I then raked the piles flat and used this twenty pound tool to stamp down the granite:
At the end of the day yesterday, I asked my husband, "Remind me again why I quit my job?"
"What do you mean?"
"When I worked, I wrote a check to someone else to do this. Then after a long day of sitting on my ass all day at work, I came home to see completed landscaping. Remind me again why I decided to quit my job and do this stuff myself?"
"Because it's way more rewarding than doing tax returns."
And as I sip my WELL DESERVED martini tonight, I can be proud of myself for eight hours of backbreaking work instead of drinking because I'm so sick of doing tax returns.
A couple of days ago, Trent at The Simple Dollar wrote a review of the book, Outliers. I haven't read the book yet, but I had seen the author, Malcolm Gladwell, last week discussing it on all the talk shows.
The subject is success, and Gladwell shows that raw talent has less to do with success than I had thought. While he discusses many of the other factors that are more important than talent, the one I find the most encouraging is the 10,000 hour rule.
When I was young, I spent some time dabbling in activities like gymnastics, piano, tennis, and singing. As I got older, I also tried drawing, knitting, painting, and now writing. I've pretty much always operated under the assumption that if I wasn't great at something right off the bat, I lacked the raw talent, and would never become really good at that endeavor. So, I never stuck with any of them.
I figured I hadn't found my "true talent," because I hadn't found the thing I was good at right from the get go.
While, of course, there must be a bit of talent to make someone truly successful at something, the great news from Gladwell's book is that, really, it takes about 10,000 hours of practice for someone to really excel.
To some that may sound like terrible news, TEN THOUSAND HOURS? But for me it gives me hope. My writing isn't where I would like it to be, and I often get impatient and frustrated with the progress. But the thing is, I love it. I want to do it even if I'm not any good at it. So how great is it to know, that if I keep at it, I might actually be a real writer someday?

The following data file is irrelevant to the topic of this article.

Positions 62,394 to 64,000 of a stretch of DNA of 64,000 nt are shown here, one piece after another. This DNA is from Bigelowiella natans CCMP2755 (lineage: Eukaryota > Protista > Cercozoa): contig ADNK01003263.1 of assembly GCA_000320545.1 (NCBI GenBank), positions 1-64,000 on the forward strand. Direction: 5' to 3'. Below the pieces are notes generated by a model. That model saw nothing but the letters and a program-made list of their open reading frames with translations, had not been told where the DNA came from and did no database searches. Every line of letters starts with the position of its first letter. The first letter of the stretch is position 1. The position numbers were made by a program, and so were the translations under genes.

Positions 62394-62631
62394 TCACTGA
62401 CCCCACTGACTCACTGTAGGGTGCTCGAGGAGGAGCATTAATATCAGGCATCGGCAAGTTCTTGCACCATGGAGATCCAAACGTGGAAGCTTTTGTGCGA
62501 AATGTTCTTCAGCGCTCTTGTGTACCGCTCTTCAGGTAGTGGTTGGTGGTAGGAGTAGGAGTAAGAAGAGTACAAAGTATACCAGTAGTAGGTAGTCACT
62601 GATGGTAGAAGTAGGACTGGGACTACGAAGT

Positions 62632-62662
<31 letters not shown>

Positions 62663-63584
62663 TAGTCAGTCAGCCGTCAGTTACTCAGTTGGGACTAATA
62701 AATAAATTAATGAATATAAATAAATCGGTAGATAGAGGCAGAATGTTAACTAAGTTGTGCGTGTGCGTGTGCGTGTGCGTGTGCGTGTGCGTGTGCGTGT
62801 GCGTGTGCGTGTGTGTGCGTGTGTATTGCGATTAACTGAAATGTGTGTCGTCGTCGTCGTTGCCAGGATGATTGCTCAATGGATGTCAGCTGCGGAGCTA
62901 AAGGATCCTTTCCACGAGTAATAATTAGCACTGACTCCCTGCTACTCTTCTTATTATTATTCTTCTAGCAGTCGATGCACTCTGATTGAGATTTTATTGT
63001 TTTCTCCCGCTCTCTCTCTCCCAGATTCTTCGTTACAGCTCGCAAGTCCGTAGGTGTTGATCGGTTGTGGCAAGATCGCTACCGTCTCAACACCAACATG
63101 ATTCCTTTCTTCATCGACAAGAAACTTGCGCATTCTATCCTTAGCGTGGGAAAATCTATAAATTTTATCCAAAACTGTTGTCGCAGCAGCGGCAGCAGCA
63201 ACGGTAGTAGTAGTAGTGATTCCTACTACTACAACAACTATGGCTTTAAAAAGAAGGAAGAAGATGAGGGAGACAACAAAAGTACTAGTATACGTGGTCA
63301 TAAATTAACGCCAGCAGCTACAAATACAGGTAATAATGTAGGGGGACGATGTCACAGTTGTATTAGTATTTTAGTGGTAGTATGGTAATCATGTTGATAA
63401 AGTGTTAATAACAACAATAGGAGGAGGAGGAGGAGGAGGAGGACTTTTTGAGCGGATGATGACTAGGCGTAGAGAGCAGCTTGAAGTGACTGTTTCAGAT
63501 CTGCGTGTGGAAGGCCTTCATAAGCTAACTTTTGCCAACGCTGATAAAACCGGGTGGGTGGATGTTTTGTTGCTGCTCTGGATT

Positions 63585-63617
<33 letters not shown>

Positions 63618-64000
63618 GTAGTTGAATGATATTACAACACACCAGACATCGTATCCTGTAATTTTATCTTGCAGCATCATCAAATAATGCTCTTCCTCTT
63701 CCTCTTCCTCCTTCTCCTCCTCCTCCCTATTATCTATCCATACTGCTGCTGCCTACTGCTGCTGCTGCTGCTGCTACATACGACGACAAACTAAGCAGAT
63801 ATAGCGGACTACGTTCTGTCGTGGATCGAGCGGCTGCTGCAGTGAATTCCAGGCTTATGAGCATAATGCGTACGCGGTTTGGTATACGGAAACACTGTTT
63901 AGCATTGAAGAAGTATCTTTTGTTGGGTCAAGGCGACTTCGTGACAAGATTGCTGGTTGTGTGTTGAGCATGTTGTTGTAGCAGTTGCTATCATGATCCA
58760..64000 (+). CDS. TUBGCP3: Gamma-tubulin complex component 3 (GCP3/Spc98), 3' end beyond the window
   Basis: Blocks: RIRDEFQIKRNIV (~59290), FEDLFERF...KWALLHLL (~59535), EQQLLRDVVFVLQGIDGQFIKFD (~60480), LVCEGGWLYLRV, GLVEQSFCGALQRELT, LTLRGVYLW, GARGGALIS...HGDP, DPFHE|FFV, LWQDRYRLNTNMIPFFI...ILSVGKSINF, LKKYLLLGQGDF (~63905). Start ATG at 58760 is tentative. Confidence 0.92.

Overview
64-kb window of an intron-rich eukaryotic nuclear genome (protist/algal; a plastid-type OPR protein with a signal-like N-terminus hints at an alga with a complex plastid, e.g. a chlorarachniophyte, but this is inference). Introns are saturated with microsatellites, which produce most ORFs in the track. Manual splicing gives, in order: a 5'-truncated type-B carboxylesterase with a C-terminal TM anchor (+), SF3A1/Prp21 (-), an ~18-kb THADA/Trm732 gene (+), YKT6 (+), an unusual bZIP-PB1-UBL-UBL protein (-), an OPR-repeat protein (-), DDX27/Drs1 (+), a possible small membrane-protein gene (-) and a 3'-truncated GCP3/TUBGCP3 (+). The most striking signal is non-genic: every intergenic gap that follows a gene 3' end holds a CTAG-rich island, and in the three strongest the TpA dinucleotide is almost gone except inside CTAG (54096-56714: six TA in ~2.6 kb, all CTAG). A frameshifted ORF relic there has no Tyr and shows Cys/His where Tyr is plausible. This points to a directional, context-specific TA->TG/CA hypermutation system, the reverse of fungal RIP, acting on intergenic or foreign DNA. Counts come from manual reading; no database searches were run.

I know 10,000 hours is a whole lot of time, but now I have an actual excuse for the practice of writing. It doesn't feel like idle, wasted hours. It's not just something I like doing, it's also something I actually can get better at.
For all of you that kept at your piano lessons and drawing classes, I suppose you already knew this. But for me, it's a very exciting thing to learn, even if it did take me nearly 45 years.
I gained some retirement insight last week when my writing teacher assigned us the exercise of writing ourselves as a preposition. Yeah, I didn't really get it either, but here's what landed on the paper:
"I'm in between before and after. I retired from my job earlier this year, and am living right now, before what's next."
Before I retired, there was only before (working), and after (retired). I thought that as soon as I clocked out of my last day at work I would be retired. If only it were that seamless.
First, there is in between.
Today, Sylvia posted about walking around in a "brain cloud" since she retired a month ago. That fog is familiar to me. Why we expect the transition to be instantaneous when we are renovating our entire lives, I don't know. What I do know is that you don't wake up the day after your last day at work and suddenly start living the life that you had in mind for yourself that very morning.
Sylvia touched on this today in her post. She writes that she is "struggling to make this transition, which is proving to be more challenging than I'd anticipated. Somehow I guess I thought that since I was giving this a lot of thought beforehand I'd find the actual change quite easy."
But first, there is in between.
I am inspired by where she goes with this rumination: to shifting the focus from what you want to DO in retirement to who you want to BE.
I'm going to noodle on that one a little, while I'm here, in the in between.
I don't remember whose blog I was reading when I read these words, but I do remember the scene. The author was talking about their father, who would engage in a soliloquy of opinion at the dinner table, while the family looked on, listening in silence. An onlooker might have thought that at the end, the family members would contribute their opinions. Instead, when he finished his diatribe he would say, "Well, that's the way I see it, maybe you see it differently."
That strikes me now as very efficient.